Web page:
We often talk about Climate Hope on this show, but what about Climate Anxiety? Perhaps even Climate Despair? These are very real emotions that many of us feel when thinking about this planet we call home. We sat down with Dr. Sarah Ray, author of the book A Field Guide to Climate Anxiety: How to Keep Your Cool on a Warming Planet. Dr. Ray shared with us some of her tips and advice on navigating the complex landscape of climate change related issues, and some things she recommends for moving past the anxiety and into a place of self-efficacy.
Sarah Ray’s website: https://sarahjaquetteray.com/
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Emile Elias: Climate anxiety is a term that we're hearing more and more in the news and in talking with people, especially our younger generations. The term which can be used interchangeably with eco anxiety or eco grief refers to the distress and worry people feel related to climate change and the state of our planet.
Health professionals are seeing increasingly more patients exhibiting symptoms related to climate anxiety. And again, we especially see this with our younger generations. Given that we recently received a request from a listener to discuss this topic, we thought it would be a good time to sit down with an expert and discuss the actions that people can take to cope with the distress that climate anxiety can bring.
My co-host, Sarah and I recently read the book, A Field Guide to Climate Anxiety, How to Keep Your Cool on a Warming Planet, and we're talking with the author of the book today, Dr. Sarah Jaquette Ray. Dr. Ray is a professor and chair of the Environmental Studies department at Cal Poly Humboldt, and has over a decade of experience teaching environmental studies programs.
Thank you for joining us today.
Sarah Jaquette Ray: Thanks so much for having me.
Emile Elias: So my first question is, in your experience teaching and working with college students, how prevalent is climate anxiety?
Sarah Jaquette Ray: Well, that was a really good question. It is kind of a confirmation bias answer in that I would say it's everywhere. It's rampant. Everybody has it.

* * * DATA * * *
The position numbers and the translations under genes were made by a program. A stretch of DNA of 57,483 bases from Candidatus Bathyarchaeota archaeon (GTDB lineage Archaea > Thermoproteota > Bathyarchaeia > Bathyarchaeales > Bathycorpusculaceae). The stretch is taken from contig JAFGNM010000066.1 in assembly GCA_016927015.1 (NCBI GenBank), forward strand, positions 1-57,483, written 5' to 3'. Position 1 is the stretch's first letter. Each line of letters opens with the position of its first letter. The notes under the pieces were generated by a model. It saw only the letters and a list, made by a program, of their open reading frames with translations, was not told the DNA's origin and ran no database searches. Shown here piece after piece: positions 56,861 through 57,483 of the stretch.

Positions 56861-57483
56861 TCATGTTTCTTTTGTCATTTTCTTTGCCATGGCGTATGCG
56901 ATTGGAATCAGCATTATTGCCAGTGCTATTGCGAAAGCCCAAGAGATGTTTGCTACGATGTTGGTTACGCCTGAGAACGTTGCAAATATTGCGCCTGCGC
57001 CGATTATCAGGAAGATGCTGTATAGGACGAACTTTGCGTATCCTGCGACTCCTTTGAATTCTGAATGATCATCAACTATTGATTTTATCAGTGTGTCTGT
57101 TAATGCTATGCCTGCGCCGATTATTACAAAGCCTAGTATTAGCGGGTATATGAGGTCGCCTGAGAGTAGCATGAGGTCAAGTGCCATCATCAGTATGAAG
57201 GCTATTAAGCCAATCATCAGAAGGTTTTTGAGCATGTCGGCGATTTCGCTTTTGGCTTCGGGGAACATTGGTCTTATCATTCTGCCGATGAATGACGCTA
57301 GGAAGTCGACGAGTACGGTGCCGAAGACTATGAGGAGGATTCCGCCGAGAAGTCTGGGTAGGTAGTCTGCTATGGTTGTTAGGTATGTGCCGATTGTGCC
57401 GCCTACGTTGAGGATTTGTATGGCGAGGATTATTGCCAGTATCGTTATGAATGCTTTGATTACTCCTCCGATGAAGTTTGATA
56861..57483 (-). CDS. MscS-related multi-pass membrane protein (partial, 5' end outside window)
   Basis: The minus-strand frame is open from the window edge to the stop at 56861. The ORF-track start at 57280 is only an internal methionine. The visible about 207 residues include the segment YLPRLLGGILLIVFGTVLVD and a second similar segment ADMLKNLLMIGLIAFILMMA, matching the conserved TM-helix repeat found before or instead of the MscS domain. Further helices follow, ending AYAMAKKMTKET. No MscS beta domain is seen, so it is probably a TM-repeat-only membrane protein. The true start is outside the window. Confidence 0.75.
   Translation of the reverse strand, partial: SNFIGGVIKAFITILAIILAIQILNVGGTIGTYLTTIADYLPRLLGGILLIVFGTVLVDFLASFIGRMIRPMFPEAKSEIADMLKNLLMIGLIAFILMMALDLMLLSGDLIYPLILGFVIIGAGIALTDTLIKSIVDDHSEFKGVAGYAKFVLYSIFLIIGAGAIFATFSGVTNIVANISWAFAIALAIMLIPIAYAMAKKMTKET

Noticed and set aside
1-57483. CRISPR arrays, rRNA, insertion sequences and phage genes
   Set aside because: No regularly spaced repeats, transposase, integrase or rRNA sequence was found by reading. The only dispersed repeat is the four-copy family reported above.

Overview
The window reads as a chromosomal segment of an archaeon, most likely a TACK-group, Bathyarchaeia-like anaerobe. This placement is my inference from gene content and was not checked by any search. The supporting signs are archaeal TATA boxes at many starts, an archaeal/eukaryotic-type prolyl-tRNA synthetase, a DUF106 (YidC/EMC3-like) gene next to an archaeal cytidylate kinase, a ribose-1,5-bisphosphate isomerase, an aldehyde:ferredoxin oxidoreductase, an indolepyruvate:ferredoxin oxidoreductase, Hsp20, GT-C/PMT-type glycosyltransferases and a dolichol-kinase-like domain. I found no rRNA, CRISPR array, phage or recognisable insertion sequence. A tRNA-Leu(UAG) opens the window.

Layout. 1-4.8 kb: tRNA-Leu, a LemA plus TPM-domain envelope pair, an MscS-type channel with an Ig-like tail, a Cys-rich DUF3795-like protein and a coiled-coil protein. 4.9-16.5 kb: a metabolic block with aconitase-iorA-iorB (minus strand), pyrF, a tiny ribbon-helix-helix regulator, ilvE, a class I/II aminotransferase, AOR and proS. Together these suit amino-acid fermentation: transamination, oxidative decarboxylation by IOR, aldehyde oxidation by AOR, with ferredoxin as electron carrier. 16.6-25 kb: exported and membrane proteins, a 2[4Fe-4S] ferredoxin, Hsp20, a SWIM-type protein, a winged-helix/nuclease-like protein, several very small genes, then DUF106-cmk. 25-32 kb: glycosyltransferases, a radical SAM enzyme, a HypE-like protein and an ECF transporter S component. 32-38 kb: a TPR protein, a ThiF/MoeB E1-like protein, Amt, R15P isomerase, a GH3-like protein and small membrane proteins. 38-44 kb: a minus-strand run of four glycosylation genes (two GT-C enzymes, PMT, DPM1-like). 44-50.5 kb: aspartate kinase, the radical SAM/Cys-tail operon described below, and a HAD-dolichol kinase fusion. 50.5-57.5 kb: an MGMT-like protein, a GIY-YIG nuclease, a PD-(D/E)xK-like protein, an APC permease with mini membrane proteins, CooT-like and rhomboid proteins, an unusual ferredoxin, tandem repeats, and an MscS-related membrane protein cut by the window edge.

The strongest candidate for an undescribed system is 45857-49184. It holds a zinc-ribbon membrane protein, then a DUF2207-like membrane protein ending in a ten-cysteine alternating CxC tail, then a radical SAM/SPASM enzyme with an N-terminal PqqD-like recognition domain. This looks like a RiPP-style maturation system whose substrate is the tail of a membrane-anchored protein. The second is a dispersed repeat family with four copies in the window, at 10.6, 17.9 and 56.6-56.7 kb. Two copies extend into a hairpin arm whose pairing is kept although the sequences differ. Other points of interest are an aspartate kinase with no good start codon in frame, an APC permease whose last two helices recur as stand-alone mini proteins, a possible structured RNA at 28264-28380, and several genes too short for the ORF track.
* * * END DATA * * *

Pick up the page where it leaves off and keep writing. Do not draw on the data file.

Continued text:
But that's a little bit because I'm focused on it and so I see it everywhere and I see it in many manifestations that might not necessarily on the surface look like climate anxiety or be reported as climate anxiety from people who are presenting those kinds of things. So I would even go as far as to say that denial and disavowal and apathy are forms of climate anxiety.
Right? So it's pretty prevalent everywhere. The most obvious forms of it that I see though are when it's becoming clear that the content of classes that students are learning about environmental problems or climate problems, they actually become sort of dysregulated in classrooms, right? They get, as Dan Siegel talks about with his, the psychologist talks about the window of tolerance.
When you're dysregulated, you either get kicked into your hyperarousal or hypoarousal, hyper meaning kind of angry and you know, maybe a little irrational or you know, not able to think straight on hypoarousal is this kind of numbing out effect. And I see this in my students all the time, frankly.
And on top of kind of a background noise of worsening mental health problems in youth, which is, there's a lot of research on that in general, that's a problem, right? So to, to sort of parse out how much of that is climate versus just life now, you know, is sort of a, an impossible task. And so I, I don't really spend much time parsing that out, but I would say that climate, because that's the content we're talking about all the time. And because people who come to me, meaning people who walk in my door for a class, tend to already be people who are really inclined to be thinking in pro-environmental ways. So there's a self-selective group that I see. So I'd say it's very prevalent.